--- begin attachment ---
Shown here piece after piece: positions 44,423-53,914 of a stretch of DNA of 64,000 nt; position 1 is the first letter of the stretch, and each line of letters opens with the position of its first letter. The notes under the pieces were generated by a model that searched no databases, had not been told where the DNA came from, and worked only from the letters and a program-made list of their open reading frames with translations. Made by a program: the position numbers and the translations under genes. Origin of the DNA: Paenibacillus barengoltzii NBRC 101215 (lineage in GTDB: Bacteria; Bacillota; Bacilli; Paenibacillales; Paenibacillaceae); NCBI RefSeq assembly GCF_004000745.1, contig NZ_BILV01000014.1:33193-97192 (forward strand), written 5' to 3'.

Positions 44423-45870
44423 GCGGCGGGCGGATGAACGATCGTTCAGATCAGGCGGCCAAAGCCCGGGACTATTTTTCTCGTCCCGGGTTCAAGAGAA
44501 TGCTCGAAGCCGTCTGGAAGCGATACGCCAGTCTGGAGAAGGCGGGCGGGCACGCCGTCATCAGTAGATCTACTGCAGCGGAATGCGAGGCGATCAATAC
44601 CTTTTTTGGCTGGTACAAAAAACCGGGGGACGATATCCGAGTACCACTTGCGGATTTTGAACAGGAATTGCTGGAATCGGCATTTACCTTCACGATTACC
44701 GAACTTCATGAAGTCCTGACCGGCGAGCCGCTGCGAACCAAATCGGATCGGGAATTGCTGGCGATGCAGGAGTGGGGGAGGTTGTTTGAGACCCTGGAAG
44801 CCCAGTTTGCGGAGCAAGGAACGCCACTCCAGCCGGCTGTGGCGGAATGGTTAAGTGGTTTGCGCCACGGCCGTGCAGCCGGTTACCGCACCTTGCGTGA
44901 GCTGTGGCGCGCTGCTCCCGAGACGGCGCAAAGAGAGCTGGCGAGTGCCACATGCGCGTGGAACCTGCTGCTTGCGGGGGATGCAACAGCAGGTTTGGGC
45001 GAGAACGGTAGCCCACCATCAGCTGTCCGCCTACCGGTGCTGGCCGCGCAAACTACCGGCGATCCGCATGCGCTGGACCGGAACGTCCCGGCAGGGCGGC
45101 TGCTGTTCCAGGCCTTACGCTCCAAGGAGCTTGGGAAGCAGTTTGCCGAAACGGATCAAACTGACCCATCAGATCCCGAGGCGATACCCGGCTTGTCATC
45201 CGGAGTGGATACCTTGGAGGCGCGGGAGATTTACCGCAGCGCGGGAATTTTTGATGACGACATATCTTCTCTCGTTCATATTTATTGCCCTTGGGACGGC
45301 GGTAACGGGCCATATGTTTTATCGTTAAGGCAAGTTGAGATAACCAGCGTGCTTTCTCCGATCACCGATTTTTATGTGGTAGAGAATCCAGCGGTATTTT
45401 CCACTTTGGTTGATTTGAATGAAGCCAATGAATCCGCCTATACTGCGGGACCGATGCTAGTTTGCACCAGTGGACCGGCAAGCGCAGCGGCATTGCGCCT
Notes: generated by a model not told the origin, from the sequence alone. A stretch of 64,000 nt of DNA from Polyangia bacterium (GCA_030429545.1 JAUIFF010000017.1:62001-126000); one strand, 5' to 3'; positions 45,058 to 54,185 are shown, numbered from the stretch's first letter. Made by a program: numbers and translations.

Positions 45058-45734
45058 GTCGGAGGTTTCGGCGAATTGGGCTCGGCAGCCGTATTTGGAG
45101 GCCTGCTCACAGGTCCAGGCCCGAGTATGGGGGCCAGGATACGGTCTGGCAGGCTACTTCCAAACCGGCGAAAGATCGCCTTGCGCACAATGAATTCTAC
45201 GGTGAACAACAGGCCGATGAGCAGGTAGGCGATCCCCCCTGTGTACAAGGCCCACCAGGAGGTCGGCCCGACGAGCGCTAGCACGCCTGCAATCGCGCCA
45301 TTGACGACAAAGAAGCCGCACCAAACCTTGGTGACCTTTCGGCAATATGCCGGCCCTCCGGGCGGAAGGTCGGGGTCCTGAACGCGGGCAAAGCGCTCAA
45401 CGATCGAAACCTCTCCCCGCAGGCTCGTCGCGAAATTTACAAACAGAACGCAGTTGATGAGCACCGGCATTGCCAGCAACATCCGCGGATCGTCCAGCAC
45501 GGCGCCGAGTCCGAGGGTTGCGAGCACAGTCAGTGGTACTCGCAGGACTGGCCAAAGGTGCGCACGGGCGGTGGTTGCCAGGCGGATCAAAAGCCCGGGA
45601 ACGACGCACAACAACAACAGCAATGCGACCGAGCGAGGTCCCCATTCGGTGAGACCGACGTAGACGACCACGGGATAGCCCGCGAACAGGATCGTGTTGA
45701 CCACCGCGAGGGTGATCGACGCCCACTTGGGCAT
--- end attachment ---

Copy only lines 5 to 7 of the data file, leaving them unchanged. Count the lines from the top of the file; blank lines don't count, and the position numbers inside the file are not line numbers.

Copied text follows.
44601 CTTTTTTGGCTGGTACAAAAAACCGGGGGACGATATCCGAGTACCACTTGCGGATTTTGAACAGGAATTGCTGGAATCGGCATTTACCTTCACGATTACC
44701 GAACTTCATGAAGTCCTGACCGGCGAGCCGCTGCGAACCAAATCGGATCGGGAATTGCTGGCGATGCAGGAGTGGGGGAGGTTGTTTGAGACCCTGGAAG
44801 CCCAGTTTGCGGAGCAAGGAACGCCACTCCAGCCGGCTGTGGCGGAATGGTTAAGTGGTTTGCGCCACGGCCGTGCAGCCGGTTACCGCACCTTGCGTGA